The boy is abandoned in the woods by his 'mother' and left to fend for himself with only 'Teddy' for a friend.. Teddy, by the by the absolutely the best thing in the movie and deserves his own show. A walking talking, all wise bear is just what a boy needs.

Of course the woods are full of 'old' unsophisticated terrorised robots also on the lam, fleeing from the 'flesh fairs' where humans, not at all humbled by their eco-disaster, still listen to 80's hard rock and spend their time 'killing' robots. It's always the way in these movies the robots seem so much more reasonable than the people.

Pic: Haley joel Osment and Jude Law in the Woods.

Needless to say David makes a friend of Joe, who is a male prostitute robot, played with a sense of fun by Jude Law. It might have been nice to see him at work, but all we get to see is why he is on the run because he has been set up for murder by a sexually jealous human husband.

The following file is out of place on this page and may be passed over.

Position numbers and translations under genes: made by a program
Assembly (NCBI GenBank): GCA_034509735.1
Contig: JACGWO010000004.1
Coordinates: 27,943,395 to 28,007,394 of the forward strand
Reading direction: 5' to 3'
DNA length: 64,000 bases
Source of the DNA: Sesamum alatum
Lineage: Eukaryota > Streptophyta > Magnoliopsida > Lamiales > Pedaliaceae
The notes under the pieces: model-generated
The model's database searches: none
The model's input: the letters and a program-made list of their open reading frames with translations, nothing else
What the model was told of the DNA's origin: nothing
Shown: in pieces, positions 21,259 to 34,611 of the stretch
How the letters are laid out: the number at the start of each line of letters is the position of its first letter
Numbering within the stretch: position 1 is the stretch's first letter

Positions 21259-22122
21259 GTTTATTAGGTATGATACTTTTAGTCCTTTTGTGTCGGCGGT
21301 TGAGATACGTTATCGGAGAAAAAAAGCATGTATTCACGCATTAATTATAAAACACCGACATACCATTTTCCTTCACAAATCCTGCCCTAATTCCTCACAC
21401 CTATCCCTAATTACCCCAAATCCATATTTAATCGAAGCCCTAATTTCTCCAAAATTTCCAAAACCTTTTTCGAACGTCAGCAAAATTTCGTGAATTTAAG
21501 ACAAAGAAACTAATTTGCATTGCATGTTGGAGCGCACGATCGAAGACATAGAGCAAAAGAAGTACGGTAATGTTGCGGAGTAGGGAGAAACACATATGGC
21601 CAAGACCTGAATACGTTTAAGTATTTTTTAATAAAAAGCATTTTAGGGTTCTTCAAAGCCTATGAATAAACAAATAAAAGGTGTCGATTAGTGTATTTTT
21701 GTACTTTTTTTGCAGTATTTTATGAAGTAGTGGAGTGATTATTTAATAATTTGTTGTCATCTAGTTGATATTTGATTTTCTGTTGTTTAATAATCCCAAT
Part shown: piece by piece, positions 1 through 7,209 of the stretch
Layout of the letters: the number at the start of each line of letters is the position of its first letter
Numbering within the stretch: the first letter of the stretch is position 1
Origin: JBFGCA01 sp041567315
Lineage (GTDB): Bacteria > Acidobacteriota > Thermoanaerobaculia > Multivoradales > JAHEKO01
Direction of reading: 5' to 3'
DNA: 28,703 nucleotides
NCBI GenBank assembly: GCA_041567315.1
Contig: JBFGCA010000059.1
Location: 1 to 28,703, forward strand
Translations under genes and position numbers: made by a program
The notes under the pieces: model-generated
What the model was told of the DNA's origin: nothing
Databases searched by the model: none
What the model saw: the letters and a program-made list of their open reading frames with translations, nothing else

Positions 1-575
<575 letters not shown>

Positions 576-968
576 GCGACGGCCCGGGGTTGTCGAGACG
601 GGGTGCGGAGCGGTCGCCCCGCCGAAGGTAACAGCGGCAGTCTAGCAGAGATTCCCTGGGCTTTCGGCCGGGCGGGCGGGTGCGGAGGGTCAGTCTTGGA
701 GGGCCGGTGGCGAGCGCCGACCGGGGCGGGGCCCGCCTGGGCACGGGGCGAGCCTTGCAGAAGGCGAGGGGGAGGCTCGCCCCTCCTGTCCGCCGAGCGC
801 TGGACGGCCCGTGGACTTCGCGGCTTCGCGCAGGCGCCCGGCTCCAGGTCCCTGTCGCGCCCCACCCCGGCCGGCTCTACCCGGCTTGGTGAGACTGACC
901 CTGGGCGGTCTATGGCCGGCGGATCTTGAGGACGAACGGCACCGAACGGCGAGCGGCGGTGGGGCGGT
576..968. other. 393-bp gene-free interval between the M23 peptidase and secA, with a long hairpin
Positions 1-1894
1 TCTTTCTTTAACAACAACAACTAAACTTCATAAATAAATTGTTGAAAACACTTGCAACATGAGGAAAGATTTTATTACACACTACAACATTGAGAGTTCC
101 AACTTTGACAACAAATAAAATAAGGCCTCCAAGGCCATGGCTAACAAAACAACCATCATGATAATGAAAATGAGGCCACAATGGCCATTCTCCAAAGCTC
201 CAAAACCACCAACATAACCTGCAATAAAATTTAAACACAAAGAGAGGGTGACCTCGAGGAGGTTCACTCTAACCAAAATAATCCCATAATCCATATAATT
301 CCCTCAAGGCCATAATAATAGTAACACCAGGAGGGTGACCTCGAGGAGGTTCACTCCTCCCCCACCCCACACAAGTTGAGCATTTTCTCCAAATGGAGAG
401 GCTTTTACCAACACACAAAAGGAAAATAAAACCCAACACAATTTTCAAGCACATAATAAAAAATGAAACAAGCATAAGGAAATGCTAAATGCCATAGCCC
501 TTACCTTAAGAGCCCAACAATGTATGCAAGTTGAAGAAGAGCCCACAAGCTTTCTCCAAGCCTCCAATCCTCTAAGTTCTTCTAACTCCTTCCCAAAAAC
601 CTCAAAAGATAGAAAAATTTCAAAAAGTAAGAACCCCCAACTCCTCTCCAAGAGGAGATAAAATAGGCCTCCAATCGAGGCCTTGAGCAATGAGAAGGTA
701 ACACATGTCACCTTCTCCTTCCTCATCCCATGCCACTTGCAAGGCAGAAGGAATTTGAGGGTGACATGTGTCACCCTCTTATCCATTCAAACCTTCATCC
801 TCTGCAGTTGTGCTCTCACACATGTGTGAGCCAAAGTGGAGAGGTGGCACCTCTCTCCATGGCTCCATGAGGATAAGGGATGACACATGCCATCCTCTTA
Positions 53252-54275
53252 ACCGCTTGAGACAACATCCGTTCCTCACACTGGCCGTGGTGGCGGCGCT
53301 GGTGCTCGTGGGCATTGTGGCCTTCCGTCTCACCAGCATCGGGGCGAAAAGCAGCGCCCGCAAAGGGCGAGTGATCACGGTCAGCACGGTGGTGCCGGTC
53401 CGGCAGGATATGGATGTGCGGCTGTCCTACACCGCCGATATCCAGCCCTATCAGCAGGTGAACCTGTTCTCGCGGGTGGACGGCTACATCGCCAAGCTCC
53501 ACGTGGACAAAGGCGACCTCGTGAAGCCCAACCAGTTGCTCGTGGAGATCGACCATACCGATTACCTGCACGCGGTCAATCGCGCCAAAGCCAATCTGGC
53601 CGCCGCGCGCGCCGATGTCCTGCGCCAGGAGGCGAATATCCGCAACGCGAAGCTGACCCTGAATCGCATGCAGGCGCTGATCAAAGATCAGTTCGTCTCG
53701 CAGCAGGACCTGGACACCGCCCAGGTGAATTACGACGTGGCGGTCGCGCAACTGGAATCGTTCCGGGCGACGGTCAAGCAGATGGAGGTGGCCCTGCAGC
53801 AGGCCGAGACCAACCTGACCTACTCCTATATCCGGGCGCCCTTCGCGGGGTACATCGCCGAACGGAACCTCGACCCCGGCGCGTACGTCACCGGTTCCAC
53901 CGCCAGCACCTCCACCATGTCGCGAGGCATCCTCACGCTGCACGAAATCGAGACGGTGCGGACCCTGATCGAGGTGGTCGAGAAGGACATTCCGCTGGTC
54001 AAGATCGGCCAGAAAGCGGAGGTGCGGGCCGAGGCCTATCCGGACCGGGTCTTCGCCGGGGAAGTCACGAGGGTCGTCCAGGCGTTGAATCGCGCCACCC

David and Joe flee and David is fixated on finding the 'Blue Fairy'. He listened to his 'mother' read Pinocchio to his 'brother' and believes that if he finds the Blue Fairy he will become a real boy and his mother will take him back.

Of course, on the way they must go to this world's Las Vegas, 'Rouge City' a very clean, antiseptic place where they meet the Wizard of Oz -sorry Dr Know, where you get to ask some questions about the truth of life and such. All answers then lie in the submerged Manhattan, so off we must go.

There are several stories in this trite, sentimental film. The Wizard of Oz and the yellow brick road is one, Pinnochio another, a Ray Bradbury novel possibly, but no Kubrick movies. No real violence, no real people, no passion or feeling or sense of time or place. There is no sense of wonderment and yet the opportunity was there.